On the other hand, if a bond gets a lower rating like ‘BB’, ‘B’, or ‘C’, it means the issuer might have a harder time paying back what they owe. This makes these bonds riskier to invest in. Investors who invest in these bonds want to be compensated for taking on that extra risk. So, the bonds offer a higher coupon rate, which means investors can potentially earn more money, but they are also taking a higher risk that they might not get all their money back.

Yield in Secondary Markets

After companies issue bonds, these bonds are often traded on the secondary markets. This is where investors who didn’t get a chance to buy the bonds when they were first introduced get an opportunity to buy. Also, investors who want to sell their bonds before they mature can find buyers.

In the secondary markets, the perception of people drives change in prices. Similar is the case of bonds. If many people want to buy a particular bond because they think it is a safe investment, the demand pushes the bond’s price up. This often happens with bonds having higher ratings. 

And here is where it gets interesting: when the price of a bond goes up, the interest it pays (coupon amount) stays the same, and hence, the current yield goes down. 

Let’s use an example to understand better. Imagine there is a bond that is rated safe (AAA), and it’s worth Rs 1,000. It gives you a 10% coupon (Rs 100 every year as interest, and the bond will mature after ten more years. 

Now, because so many people want to buy this safe bond, its price in the secondary market goes up to Rs 1,200. But remember, it still only gives you Rs 100 every year.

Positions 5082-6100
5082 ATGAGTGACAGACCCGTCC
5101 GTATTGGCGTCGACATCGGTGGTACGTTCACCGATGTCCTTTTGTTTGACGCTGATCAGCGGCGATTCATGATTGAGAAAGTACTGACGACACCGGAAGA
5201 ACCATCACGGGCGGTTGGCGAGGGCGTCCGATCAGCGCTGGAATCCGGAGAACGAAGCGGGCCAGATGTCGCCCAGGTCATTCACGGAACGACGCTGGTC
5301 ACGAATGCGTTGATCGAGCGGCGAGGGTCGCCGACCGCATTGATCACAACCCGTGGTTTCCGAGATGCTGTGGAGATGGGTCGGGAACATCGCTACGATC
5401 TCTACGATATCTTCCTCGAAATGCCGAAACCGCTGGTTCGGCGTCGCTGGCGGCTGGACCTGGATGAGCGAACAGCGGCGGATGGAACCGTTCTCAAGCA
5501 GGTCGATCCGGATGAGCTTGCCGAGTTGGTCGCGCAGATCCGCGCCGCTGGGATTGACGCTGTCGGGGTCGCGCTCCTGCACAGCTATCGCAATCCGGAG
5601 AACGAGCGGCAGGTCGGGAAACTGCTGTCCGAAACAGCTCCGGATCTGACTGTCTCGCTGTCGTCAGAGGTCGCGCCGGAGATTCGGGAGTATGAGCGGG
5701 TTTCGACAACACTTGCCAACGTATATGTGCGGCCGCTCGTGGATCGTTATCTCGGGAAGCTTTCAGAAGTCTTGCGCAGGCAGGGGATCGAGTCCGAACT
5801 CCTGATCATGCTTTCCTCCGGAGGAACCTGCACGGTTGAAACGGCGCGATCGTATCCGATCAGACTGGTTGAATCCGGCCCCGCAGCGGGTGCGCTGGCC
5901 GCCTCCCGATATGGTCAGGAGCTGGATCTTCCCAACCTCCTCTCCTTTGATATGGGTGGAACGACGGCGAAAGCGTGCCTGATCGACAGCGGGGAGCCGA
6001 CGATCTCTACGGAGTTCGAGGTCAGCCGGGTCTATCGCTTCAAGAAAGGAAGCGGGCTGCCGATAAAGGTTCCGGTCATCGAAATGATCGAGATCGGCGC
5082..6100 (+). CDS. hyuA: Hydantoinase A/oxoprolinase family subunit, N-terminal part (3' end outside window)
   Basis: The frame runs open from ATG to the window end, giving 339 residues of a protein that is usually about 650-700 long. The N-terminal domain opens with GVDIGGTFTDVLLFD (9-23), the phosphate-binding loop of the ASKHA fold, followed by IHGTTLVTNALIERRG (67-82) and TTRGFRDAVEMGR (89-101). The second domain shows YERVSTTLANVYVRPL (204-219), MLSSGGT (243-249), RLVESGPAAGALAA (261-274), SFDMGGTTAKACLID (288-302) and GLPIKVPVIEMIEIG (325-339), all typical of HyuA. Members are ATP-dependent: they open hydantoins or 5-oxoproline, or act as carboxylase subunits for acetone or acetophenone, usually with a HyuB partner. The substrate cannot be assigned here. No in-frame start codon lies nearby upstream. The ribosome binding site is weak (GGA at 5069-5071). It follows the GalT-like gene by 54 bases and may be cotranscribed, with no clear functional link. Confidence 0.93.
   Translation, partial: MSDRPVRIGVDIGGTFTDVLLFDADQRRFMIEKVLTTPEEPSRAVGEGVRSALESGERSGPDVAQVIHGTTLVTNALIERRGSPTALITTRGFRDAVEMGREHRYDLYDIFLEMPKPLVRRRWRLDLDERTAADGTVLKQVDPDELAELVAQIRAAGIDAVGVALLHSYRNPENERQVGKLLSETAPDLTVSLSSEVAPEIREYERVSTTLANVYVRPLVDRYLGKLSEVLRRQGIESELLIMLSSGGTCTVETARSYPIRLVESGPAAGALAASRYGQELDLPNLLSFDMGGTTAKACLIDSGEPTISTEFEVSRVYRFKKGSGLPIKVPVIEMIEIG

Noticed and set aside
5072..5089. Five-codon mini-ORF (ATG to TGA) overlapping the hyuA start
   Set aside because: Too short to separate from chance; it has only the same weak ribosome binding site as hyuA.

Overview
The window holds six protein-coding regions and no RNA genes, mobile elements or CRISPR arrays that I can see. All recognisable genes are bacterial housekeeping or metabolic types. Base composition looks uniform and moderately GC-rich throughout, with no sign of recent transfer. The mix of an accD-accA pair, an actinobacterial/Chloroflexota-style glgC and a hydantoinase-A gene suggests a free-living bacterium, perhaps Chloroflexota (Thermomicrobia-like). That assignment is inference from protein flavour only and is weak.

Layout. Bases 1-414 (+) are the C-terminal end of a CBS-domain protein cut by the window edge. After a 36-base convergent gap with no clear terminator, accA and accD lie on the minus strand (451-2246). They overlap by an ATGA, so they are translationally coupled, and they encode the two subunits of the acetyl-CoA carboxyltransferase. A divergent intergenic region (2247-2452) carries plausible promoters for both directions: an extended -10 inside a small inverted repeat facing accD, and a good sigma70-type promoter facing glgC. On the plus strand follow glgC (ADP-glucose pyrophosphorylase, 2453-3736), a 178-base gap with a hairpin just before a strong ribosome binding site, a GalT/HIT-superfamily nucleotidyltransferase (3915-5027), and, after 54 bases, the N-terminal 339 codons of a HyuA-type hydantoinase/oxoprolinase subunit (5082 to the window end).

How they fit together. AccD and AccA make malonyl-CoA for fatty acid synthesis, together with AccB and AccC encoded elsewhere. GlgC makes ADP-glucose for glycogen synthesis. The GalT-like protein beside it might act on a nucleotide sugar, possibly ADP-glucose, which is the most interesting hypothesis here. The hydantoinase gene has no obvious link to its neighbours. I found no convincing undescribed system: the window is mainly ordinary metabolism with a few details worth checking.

So, if you do the math, the percentage you get from your investment (the yield) goes down. Before, it was 10% (100/1000), but now it’s about 8.33% (100/1200). 

You can calculate the yields here – https://investor.sebi.gov.in/calc/calculators.html  

A higher rating for a bond usually makes more people want to buy it, which can make the price go up and the yield goes down.

Conversely, lower-rated bonds might struggle to find demand in the secondary market. This prompts issuers to set higher coupon rates to entice investors with greater returns for taking higher risks.

Interest Rates on Other Investments

The interest rates on other investments also impact the investment decisions of investors. For example, an AAA-rated bond offers a return of 9% when other debt investment like FD offers 8%, and the bond becomes more attractive, leading to increased demand and a potential rise in its price. 

But note that rising prices can then cause coupon rates to decrease. 

On the contrary, if a bond’s coupon rate is lower than market rates, its attractiveness diminishes, leading to reduced demand and a potential decrease in its price. Falling prices might result in higher coupon rates.

In conclusion, the relationship between bond ratings and coupon rates is fundamental to the bond market. Bond ratings, assigned by credit rating agencies, serve as indicators of an issuer’s creditworthiness and default risk. These ratings influence investor perceptions, market demand, and pricing dynamics. 

As an investor, understanding how bond ratings impact coupon rates is essential to make informed decisions in the dynamic landscape of the bond market.

*The article is for information purposes only. This is not an investment advice.

Note: This article was originally written by Teji Mandi for Deccan Herald.

Read the article here. https://www.deccanherald.com/business/economy/how-bond-ratings-impact-investment-decisions-2654926